How is an LLC Taxed?

A limited liability company (LLC) is a legal business structure offering liability protection to its members, similar to a corporation. However, the IRS does not consider the LLC to be a separate tax entity like a corporation. The IRS considers the LLC to be a “pass-through entity”. This means that business profits (and losses) “pass through”; the business directly to the owner’s personal tax return. While some states, like California, institute annual LLC taxation, the LLC itself does not pay federal taxes.

A business owner operating as a single-member LLC reports business profits and losses on Schedule C when filing their annual personal tax return (Form 1040). Multi-member LLCs are treated similarly, however, each member receives a Schedule K-1 showing their distributive share of profits and losses. This information is then reported with Schedule E on the member’s individual tax return. Unlike a single-member LLC, the multi-member LLC must also file a federal information return (Form 1065) with the IRS.

What about Self-Employment Tax?
Generally, an LLC member is not considered an employee so no contribution to Social Security or Medicare is withheld from pay. Members are responsible for paying these taxes themselves directly to the IRS. Some members may be excluded from this requirement if they are only capital investors rather than contributing owners affecting the day to day operation of the business.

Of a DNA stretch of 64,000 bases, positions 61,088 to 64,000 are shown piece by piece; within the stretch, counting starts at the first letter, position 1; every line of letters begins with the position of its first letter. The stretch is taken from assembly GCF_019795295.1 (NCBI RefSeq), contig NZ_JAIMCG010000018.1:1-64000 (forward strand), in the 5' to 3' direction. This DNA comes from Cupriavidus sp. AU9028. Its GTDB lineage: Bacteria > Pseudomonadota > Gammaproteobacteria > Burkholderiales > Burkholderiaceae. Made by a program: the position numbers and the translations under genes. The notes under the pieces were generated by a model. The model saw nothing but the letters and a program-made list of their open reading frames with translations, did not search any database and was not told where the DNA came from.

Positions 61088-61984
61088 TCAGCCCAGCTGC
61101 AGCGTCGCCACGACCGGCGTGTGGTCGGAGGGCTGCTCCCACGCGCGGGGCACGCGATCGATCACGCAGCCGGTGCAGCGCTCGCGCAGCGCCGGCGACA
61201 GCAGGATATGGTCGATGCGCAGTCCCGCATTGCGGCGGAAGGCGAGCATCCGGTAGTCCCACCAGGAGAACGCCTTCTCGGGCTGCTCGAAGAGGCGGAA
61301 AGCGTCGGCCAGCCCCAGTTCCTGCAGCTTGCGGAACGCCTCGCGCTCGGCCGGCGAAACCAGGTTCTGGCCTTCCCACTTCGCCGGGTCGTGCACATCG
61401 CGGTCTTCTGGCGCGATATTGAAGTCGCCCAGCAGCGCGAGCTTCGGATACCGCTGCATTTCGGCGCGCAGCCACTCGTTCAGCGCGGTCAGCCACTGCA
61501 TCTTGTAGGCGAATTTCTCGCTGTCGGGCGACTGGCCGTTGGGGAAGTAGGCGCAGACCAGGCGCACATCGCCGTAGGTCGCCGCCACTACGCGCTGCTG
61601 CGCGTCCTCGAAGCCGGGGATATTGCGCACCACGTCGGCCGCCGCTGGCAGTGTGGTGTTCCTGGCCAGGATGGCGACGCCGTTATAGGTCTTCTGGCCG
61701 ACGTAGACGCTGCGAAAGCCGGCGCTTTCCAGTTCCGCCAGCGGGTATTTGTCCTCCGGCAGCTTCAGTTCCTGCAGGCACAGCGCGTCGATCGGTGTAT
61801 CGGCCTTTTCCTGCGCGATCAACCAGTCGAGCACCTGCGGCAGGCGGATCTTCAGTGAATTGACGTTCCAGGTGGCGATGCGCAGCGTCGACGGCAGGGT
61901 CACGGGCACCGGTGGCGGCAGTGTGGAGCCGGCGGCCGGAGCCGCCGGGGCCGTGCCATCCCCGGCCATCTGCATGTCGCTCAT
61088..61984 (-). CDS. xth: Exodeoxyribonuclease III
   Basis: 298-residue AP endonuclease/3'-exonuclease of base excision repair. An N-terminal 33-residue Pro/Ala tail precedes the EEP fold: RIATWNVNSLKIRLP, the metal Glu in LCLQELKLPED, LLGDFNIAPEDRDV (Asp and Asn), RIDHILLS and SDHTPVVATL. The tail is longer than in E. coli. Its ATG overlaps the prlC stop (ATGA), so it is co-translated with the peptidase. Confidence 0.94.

Self-Employment Tax can also be avoided if the primary business activity of the LLC is passive. Passive activity is activity in which the owners of the company did not materially participate in during the tax year. Examples:  Real Estate Holdings, holdings, royalties and such.

LLC Flexibility
The LLC structure also provides members with the option of electing for different treatment by the IRS should the owners deem this advantageous. For example, in the event that members wish to hold significant profits within the LLC rather than distribute those earnings, the LLC may elect to be taxed as a corporation by filing the appropriate forms with the IRS without altering the legal ownership structure of the LLC itself.

An LLC can be taxed as a Sole Proprietor (Schedule C), Partnership (if more than 1 member), C-Corporation or S-Corporation.